ALLERGYPROOF YOUR OUT­DOOR TIME

Three new sci­ence-backed ways to stop sneez­ing and snif­fling if you’re af­fected by pollen.

Shape (Singapore) - - Live Healthy -

GO BUGGY

Take a pro­bi­otic daily, says Dr Leo Gal­land, au­thor of The Al­lergy So­lu­tion: Un­lock the Sur­pris­ing, Hid­den Truth about Why You Are Sick and How to Get Well. These healthy bugs have been proved to make you more re­sis­tant to al­ler­gens within about three weeks.

CHILL OUT

Take a cold shower be­fore you head out­side, Dr Gal­land says. “This stim­u­lates the sym­pa­thetic ner­vous sys­tem to com­bat al­lergy symp­toms.” It lasts for only four to six hours, so plan ac­cord­ingly.

BREATHE EAS­IER

Get re­lief from any noseor eye-re­lated al­lergy symp­toms you al­ready have, and pre­vent new ones from crop­ping up with a nasal spray.

You’ll also be more mo­ti­vated to ex­er­cise, a study in Sci­en­tific Re­ports found. Peo­ple who vis­ited green spa­ces at least once a week for about 30 min­utes worked out more of­ten than those who spent less time out­side.

ZONE IN

“Fo­cus­ing on the parts of your sur­round­ings that you might or­di­nar­ily miss mul­ti­plies the restora­tive perks of be­ing out­side,” says Nina Smiley, the di­rec­tor of mind­ful­ness pro­gram­ming at Mo­honk Moun­tain House in New York. Im­mers­ing your­self in na­ture grounds you in the present mo­ment, which re­in­forces the men­tal ben­e­fits na­ture of­fers. Next time you’re out­doors, lis­ten to the sound leaves make when wind moves through them, or ex­am­ine the pat­tern of bark on a nearby tree.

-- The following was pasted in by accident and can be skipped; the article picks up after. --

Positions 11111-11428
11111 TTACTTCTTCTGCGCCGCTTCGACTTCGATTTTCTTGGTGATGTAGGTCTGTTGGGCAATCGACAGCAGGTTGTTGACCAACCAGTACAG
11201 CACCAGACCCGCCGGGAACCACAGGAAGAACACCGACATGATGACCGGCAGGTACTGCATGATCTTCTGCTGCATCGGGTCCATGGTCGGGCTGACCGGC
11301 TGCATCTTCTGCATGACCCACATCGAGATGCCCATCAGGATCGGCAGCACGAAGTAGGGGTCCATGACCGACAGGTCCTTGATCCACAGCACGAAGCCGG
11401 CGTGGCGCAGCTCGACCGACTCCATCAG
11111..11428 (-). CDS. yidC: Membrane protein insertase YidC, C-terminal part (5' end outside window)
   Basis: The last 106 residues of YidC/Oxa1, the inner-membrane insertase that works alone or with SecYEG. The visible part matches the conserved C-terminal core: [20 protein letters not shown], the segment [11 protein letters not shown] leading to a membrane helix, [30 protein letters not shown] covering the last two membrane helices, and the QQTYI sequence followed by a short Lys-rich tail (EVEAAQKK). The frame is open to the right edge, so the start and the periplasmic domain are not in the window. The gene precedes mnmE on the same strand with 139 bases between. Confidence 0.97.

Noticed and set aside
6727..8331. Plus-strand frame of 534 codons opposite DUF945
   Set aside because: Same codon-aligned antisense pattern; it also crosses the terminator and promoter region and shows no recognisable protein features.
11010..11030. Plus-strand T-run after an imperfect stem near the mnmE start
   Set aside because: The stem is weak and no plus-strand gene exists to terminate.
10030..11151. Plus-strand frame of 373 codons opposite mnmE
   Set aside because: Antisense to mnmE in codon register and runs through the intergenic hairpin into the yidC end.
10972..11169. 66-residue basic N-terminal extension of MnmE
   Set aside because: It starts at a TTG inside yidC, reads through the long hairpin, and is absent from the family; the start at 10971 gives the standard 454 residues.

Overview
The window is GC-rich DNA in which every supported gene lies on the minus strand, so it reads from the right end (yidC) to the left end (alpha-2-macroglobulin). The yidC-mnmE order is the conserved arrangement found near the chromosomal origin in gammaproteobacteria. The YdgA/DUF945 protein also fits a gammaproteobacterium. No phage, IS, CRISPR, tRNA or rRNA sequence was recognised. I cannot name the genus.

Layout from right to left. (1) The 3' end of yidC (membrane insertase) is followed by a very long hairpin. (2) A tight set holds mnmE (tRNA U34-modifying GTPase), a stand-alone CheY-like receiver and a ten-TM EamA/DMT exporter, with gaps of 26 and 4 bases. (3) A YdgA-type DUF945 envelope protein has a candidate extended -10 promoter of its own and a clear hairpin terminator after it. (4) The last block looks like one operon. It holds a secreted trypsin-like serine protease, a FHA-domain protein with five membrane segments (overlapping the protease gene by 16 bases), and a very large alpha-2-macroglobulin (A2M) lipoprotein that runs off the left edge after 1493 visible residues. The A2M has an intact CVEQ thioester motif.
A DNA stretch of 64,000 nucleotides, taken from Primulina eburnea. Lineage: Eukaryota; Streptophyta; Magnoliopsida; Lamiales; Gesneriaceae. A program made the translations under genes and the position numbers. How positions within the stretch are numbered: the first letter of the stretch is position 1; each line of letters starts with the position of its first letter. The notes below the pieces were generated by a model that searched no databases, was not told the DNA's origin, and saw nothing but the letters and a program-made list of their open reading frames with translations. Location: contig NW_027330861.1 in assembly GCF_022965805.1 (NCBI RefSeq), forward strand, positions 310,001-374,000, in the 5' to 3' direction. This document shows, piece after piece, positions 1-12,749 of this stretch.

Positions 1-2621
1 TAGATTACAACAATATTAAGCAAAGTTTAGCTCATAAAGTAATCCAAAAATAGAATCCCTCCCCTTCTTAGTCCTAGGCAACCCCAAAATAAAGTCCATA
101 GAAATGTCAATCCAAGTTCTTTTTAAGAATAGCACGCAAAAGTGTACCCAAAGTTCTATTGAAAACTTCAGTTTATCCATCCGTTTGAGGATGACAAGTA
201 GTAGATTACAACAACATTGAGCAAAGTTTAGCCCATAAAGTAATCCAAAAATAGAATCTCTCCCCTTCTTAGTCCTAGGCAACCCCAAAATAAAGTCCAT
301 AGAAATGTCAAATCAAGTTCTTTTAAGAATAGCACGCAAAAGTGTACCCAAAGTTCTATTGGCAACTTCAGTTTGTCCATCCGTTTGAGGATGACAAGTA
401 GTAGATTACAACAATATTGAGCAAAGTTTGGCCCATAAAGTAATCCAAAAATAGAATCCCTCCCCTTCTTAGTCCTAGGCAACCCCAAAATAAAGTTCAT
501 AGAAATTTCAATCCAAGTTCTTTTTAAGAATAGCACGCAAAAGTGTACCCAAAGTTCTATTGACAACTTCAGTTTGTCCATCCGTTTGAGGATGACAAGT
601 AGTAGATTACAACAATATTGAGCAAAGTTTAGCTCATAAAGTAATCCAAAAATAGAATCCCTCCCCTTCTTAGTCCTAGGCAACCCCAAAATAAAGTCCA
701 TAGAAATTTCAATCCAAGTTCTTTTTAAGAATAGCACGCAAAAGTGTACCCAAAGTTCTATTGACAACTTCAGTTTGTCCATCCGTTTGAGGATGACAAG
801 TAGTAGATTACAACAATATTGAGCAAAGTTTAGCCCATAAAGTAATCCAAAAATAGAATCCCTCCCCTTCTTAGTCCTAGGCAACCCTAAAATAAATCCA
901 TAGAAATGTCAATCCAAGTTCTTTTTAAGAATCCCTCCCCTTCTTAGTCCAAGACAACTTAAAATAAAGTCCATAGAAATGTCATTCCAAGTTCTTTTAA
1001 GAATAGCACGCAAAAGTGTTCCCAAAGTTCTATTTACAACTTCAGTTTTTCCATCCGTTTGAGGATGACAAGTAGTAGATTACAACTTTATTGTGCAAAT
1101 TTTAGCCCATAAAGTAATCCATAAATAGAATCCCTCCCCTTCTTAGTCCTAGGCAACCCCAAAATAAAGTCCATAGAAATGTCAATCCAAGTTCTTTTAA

BRING THE GREEN TO YOU

Put a pic­ture of a gor­geous land­scape above your desk. When you can’t go out­side, sim­ply gaz­ing at that scenery will calm your mind and help you con­cen­trate, ac­cord­ing to a study in the jour­nal

Psy­cho­log­i­cal Sci­ence. While you’re at it, get a plant or two: Peo­ple per­formed bet­ter on a men­tally drain­ing task when there were plants in the room, re­search in the

Jour­nal of En­vi­ron­men­tal Psy­chol­ogy found. That’s be­cause look­ing at plants gives you a mini ver­sion of the men­tal re­fresh that na­ture pro­vides.

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